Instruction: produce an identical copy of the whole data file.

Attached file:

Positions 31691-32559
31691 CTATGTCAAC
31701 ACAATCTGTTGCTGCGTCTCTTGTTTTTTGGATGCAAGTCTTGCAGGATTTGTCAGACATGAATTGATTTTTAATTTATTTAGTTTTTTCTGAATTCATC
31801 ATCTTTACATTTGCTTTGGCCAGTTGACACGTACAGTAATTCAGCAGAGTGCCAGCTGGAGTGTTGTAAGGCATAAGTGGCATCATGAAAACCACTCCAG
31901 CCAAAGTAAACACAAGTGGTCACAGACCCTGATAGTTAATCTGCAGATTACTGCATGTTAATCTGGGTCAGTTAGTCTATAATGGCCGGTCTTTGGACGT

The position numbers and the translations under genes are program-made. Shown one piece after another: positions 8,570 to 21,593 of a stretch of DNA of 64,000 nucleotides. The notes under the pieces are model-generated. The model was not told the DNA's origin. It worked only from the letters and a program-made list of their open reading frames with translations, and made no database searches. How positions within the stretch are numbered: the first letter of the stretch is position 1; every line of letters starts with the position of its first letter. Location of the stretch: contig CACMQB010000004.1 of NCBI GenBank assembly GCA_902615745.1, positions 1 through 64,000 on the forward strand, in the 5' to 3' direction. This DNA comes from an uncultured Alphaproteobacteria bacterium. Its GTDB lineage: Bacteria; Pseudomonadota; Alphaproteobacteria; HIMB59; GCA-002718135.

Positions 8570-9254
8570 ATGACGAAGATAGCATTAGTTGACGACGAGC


Positions 31691-32559
31691 CTATGTCAAC
31701 ACAATCTGTTGCTGCGTCTCTTGTTTTTTGGATGCAAGTCTTGCAGGATTTGTCAGACATGAATTGATTTTTAATTTATTTAGTTTTTTCTGAATTCATC
31801 ATCTTTACATTTGCTTTGGCCAGTTGACACGTACAGTAATTCAGCAGAGTGCCAGCTGGAGTGTTGTAAGGCATAAGTGGCATCATGAAAACCACTCCAG
31901 CCAAAGTAAACACAAGTGGTCACAGACCCTGATAGTTAATCTGCAGATTACTGCATGTTAATCTGGGTCAGTTAGTCTATAATGGCCGGTCTTTGGACGT

The position numbers and the translations under genes are program-made. Shown one piece after another: positions 8,570 to 21,593 of a stretch of DNA of 64,000 nucleotides. The notes under the pieces are model-generated. The model was not told the DNA's origin. It worked only from the letters and a program-made list of their open reading frames with translations, and made no database searches. How positions within the stretch are numbered: the first letter of the stretch is position 1; every line of letters starts with the position of its first letter. Location of the stretch: contig CACMQB010000004.1 of NCBI GenBank assembly GCA_902615745.1, positions 1 through 64,000 on the forward strand, in the 5' to 3' direction. This DNA comes from an uncultured Alphaproteobacteria bacterium. Its GTDB lineage: Bacteria; Pseudomonadota; Alphaproteobacteria; HIMB59; GCA-002718135.

Positions 8570-9254
8570 ATGACGAAGATAGCATTAGTTGACGACGAGC